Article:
The PPSh-41 is definitely a no-frills kind of firearm and it lets you know from the moment you first pick it up. The gun feels light, almost hollow, like the tin firearms that were prevalent in the 1950’s but cheaper. The firearm is composed of two parts, an upper receiver with the barrel permanently affixed and the lower receiver with the magazine well, bolt assembly, and trigger pack. The two parts are held in place with a spring loaded catch on the back of the upper receiver much like the dust cover on an AK-47. The two parts don’t really fit together very well — the two halves rattle against each other with only the hinge keeping them in place.
Down under the gun is where all of the controls reside, conveniently located within and around the trigger guard. Convenient for the assembly — not for the soldier. Within the folded metal trigger guard are two protruding levers, the forward one being the rate of fire selector and the rear being the trigger proper. That trigger looks to be one of the few parts that is actually properly machined, sporting an oddly out of place ergonomic look to the blade. The rate selector is more in line with the rushed design and production of the gun, a simple folded piece of metal that toggles back and forth between “full auto” and “semi auto.”
Just forward of the trigger guard is the magazine well. There’s another small folded piece of metal back there to act as a magazine release, but the spring loaded nature means it quickly returns back to the folded position after being used for its intended purpose. There’s a tendency to get your finger caught up when that release snaps back — I only had to do that twice to my thumb before I figured it out.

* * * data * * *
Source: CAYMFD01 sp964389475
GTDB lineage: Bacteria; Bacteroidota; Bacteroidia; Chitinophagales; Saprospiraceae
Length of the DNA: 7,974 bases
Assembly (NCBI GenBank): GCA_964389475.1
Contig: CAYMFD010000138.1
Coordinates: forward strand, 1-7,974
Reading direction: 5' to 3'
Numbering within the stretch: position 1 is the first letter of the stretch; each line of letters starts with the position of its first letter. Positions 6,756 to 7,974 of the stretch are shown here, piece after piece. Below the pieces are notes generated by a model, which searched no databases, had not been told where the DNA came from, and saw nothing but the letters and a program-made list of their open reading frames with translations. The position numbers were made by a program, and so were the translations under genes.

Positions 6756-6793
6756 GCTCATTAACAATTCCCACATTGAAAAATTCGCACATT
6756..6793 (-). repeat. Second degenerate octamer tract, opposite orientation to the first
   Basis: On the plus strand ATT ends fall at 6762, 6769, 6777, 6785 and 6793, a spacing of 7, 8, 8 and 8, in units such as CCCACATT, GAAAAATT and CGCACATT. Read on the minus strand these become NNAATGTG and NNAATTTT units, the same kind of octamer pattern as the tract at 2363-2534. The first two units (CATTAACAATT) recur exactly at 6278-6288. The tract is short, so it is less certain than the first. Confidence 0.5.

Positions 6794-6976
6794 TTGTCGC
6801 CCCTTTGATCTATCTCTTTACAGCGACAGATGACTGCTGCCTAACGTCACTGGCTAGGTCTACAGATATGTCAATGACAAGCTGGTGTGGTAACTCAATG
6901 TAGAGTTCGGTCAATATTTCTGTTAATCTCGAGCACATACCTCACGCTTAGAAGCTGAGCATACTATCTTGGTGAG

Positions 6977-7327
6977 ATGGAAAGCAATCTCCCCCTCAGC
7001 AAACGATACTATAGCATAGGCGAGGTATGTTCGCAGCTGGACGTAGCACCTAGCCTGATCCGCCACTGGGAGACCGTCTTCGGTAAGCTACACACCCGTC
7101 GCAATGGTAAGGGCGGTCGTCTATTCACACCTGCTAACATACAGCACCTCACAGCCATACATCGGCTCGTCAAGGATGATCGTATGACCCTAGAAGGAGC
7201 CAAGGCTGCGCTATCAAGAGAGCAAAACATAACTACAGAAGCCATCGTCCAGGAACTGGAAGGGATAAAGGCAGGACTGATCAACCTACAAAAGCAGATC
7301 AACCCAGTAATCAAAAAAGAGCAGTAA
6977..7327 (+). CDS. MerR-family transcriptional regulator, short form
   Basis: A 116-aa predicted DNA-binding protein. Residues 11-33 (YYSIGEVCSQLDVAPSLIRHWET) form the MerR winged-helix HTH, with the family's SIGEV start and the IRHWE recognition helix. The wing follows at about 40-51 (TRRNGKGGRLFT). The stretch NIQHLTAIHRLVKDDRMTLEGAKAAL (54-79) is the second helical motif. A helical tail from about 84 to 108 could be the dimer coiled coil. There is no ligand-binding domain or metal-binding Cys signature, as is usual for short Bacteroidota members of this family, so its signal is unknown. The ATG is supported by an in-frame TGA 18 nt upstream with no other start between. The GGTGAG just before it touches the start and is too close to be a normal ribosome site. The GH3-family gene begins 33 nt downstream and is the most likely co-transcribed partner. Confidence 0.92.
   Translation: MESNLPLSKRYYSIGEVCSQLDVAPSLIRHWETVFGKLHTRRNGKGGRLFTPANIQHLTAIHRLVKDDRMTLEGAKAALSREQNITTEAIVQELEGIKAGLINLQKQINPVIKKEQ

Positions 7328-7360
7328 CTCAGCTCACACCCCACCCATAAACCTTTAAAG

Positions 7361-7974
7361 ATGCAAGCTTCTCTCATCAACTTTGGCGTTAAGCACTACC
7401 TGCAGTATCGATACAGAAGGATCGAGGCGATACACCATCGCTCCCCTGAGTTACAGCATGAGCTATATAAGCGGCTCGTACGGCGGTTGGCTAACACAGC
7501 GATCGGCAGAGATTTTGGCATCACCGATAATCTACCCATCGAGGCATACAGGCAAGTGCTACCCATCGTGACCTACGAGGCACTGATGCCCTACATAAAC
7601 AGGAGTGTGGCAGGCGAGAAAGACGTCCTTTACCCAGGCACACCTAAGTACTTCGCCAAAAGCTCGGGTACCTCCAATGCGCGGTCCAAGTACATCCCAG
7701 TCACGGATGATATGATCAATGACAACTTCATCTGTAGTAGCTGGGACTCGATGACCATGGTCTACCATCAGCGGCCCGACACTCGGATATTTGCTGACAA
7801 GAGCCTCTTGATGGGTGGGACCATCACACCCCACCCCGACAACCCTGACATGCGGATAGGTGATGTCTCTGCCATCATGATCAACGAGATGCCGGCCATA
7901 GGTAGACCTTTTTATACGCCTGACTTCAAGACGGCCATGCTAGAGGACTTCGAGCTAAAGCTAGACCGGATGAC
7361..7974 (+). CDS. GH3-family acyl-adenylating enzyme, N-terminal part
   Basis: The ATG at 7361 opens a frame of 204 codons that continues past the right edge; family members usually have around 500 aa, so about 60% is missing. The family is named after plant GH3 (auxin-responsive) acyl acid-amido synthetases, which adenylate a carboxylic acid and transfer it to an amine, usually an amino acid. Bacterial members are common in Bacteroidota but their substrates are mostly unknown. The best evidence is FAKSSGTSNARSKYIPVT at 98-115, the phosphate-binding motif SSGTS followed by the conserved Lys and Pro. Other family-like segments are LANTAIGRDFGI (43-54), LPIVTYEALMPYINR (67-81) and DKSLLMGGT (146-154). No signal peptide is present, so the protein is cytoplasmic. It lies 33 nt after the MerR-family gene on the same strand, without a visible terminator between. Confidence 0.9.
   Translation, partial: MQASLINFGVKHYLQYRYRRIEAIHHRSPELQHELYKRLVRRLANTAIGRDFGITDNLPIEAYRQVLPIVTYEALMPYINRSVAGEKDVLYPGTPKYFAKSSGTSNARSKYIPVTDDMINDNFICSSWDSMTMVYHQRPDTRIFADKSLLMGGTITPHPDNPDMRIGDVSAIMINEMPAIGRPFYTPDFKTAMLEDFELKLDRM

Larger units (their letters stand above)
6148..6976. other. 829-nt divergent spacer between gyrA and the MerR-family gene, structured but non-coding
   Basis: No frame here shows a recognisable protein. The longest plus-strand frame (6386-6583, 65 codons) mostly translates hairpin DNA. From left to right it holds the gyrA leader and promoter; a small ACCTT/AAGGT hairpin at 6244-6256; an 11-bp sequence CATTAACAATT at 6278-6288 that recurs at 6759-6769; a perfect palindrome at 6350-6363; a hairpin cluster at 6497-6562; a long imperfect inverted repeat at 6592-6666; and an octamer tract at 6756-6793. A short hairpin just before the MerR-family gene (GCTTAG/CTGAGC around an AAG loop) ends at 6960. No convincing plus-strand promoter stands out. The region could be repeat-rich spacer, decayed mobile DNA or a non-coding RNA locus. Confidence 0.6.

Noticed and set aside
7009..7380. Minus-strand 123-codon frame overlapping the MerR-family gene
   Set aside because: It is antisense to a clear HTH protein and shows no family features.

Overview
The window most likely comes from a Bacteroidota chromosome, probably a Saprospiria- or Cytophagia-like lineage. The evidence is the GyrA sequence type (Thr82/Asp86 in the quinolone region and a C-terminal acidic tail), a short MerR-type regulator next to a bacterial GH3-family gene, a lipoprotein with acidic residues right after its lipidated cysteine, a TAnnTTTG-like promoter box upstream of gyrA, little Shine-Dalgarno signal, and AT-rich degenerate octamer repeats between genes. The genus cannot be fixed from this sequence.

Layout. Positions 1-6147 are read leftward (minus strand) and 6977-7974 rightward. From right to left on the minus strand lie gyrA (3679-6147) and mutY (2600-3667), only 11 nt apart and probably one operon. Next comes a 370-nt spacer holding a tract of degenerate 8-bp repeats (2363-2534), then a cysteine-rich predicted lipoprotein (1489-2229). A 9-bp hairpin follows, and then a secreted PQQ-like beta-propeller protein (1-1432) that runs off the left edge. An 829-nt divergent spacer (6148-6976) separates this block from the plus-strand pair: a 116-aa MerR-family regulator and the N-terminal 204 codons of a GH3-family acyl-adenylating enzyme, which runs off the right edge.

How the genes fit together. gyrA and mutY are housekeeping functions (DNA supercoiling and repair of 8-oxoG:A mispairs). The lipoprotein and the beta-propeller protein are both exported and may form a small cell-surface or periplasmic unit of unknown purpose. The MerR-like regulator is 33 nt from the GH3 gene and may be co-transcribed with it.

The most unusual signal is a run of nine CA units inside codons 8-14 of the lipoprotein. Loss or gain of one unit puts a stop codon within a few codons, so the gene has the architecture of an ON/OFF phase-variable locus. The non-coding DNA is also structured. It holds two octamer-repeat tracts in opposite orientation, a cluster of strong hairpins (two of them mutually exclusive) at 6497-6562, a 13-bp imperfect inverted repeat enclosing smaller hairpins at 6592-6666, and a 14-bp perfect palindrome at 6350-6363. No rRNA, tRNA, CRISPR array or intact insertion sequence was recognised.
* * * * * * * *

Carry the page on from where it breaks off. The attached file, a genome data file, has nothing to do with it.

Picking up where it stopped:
The magazines for the PPSh-41 come in two flavors. The ever-popular drum mag held 71 rounds of 7.62 Tokarev ammunition, a funny looking cartridge not entirely unlike .357 SIG with a fatter body tapering down to a smaller projectile. It was easier from a mass production standpoint to stick with 7.62 caliber projectiles and expand the case to fit than to re-work everything to accept the vastly more popular 9mm Luger or 45 ACP rounds.
That 71-round drum magazine is awesome in theory, but the fact that they were made from 0.5mm thick stamped sheet metal made them extremely prone to breaking and malfunctioning. The 35-round box magazine was more popular for its reliability, but later in the war the drum magazine would make a comeback as they increased the thickness of the sheet metal to make it more reliable.
On the other side of the gun from the magazine well is the ejection port. Manufacturing a side-facing ejection port was simply too time consuming and difficult, so the Russians simply had the gun eject straight out the top of the receiver. Again, a mechanically acceptable solution that sped up manufacturing, but when your field of view is being constantly interrupted by flames and flying casings it makes a soldier’s job of staying on target that much more difficult.
On the other hand, clearing jams and checking the firearm was made simpler by this design since all of the important bits of the gun were instantly visible without angling the gun in an awkward manner.
The only other truly machined part of the firearm is the bolt. Made from a solid piece of metal, the bolt features a hole for the rear return spring and an extractor that is placed on the top of the firearm to aid in the straight up ejection. The rubber end plate seen in this picture was added by the armorers at Battlefield Vegas to keep their PPSh-41 from beating itself to death, however this was not an original part on the gun.